Friday, May 29, 2009

Online economy and perceived value

Last week was my last week with my students. As you might imagine, I've worked very hard to grade as much work as possible before they go. I am also responsible for our school schedule and have been working VERY hard for the past two weeks trying to make next year's schedule work. (Although we're keeping substantially the same schedule, we have some staffing changes that necessitate some deft maneuvering.)

With all this stress, I've found myself needing to blow off steam. Fortunately, @mml suggested the game Plants vs. Zombies, so I downloaded it and ran through the trial hour in a couple of days. It costs $20 to buy. This presented a dilemma. $20 felt like a lot to spend on a game; I always think carefully before I do, though I've spent that much on downloaded games before.

Then I went to the grocery store and spent $25 on odds and ends without thinking twice about it. And wondered, why is it that $25 at the grocery or a restaurant is no big deal, when $20 on a computer game or movie at the theatre seems like a lot? Now, this is the place where the psychologists would start talking about perceived value, and of course they'd be right. But instead, I'm going to marvel at the synchronicity that Ian Bogost was thinking about the exact same thing.

His article is really good, so you should go read it.

Friday, May 22, 2009

Just because you're not paranoid doesn't mean they're out to get you

I have a student, S, who is, shall we say, "a handful". I really like her, but she is Difficult with a capital D.

Example: we've had a three-year power struggle over whether or not she is going to spend every class tipped back in her chair. This is a pet peeve of mine and the rule is "four on the floor." She will keep her feet and two chair legs on the floor and tell me "that IS four on the floor!" We finally resolved the power struggle when I began bribing her to sit up straight. I told her I'd give her a cookie if she behaved one day, and she did. I have inconsistently rewarded good behavior since then and what do you know? She CAN behave.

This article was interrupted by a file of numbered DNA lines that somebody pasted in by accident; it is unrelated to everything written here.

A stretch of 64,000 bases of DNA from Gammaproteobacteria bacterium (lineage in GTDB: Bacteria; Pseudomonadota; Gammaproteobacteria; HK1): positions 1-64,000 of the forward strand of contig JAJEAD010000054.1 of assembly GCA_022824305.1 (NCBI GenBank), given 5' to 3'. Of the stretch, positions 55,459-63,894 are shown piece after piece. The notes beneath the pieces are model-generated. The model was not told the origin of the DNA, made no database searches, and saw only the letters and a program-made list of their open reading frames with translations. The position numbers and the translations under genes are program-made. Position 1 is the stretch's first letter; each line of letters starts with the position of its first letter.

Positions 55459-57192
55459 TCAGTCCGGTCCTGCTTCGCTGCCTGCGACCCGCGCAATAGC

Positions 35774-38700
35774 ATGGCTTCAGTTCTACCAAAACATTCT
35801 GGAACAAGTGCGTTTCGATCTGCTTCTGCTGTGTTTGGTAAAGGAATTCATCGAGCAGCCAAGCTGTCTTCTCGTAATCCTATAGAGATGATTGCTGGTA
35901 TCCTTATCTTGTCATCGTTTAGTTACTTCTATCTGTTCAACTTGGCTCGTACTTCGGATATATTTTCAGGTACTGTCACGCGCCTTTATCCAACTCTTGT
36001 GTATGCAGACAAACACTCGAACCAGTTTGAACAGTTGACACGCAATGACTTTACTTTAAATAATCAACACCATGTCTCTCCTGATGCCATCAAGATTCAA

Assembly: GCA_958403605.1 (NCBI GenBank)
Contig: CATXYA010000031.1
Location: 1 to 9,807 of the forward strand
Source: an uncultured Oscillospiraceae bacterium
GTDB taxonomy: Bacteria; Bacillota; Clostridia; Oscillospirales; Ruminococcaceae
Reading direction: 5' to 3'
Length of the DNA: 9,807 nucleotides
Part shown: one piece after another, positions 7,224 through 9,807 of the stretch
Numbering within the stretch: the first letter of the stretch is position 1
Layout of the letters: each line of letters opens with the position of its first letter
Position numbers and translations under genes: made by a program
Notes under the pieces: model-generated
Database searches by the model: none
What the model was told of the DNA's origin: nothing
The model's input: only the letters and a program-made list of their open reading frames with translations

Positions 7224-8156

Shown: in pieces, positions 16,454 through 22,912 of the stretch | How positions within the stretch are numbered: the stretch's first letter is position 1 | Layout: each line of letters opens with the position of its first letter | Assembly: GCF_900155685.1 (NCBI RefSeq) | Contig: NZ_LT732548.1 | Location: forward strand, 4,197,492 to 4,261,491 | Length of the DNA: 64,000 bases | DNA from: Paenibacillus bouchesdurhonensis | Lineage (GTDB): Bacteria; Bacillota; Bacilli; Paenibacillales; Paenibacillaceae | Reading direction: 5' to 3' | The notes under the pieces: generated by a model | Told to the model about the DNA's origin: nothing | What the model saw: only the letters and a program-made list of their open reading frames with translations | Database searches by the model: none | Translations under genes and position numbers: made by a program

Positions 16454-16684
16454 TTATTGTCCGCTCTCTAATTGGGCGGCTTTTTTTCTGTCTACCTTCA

I was reminiscing today that she reminds me of another student, Lydia. Lydia and Evelyn were best friends and were incredibly disruptive. In seventh grade, they got on a barking kick. They would randomly and frequently bark like dogs. They could not be enticed to stop. (I was a new teacher; I didn't have a lot of tricks to try.) They mostly only did it in my class. Every period with them was a trial.

Finally, I had a talk with Lydia and the guidance counselor had a talk with Evelyn, where we told them how awful it was. They were flabbergasted. Truly shocked. I said, "Lydia, I yell at you guys to stop all the time!" She told me, "but we love joking around with you! You never get mad, you just laugh." I told her, "I hate it. I get so frustrated. Every day when I leave your class, I'm in a terrible mood. It isn't funny to me." They stopped after that.

Lydia is my touchstone to not take student behavior personally. Even when I think they couldn't possibly be unaware how irritating they are, chances are much better that they have no idea than that they do. (Disclaimer: this may not be true in other schools.) I can't think of one time when I've tracked down even truly shocking behavior and had the kid have any malicious intent.

It's one of the reasons I love kids - they're so self-absorbed and it's completely developmentally appropriate. If adults behaved this way, I would either be mad because it was intentional or I would be mad because they ought to predict the impact of their behavior. With kids, once I stop being mad, I just laugh. (Barking? Really?) I guess Lydia had a point.

Thursday, May 21, 2009


Today I am giving the students a "final quiz". It is not comprehensive, as it covers only programming we've done this semester. Their final project was due on Tuesday; we've been working on it since February.

This semester there have been a chorus of complaints about how awful Python is. I have a number of students who are very far behind - like the one I made stay in at lunch on Tuesday and got her caught up to the end of March. They all miss Flash - which I think is funny, since they hated Flash while we were doing it.

At the end of the quiz, I asked them how the quiz was. The quiz this semester was on paper; last semester it was online. They thought the quiz was straightforward, which was my goal - no trick questions. They told me they thought it was easier because it was on paper instead of online, which I thought was interesting. They're much more practiced at taking quizzes and tests on paper than online, so navigating how to answer the computerized questions was a little challenge. Finally, by a two-to-one margin, they preferred programming in python to working with Flash. They found it much more straightforward.

I also asked them to do a final reflection on "Why study computer science?" They answered the same question at the beginning of the year, so it will be interesting to see how their answers change.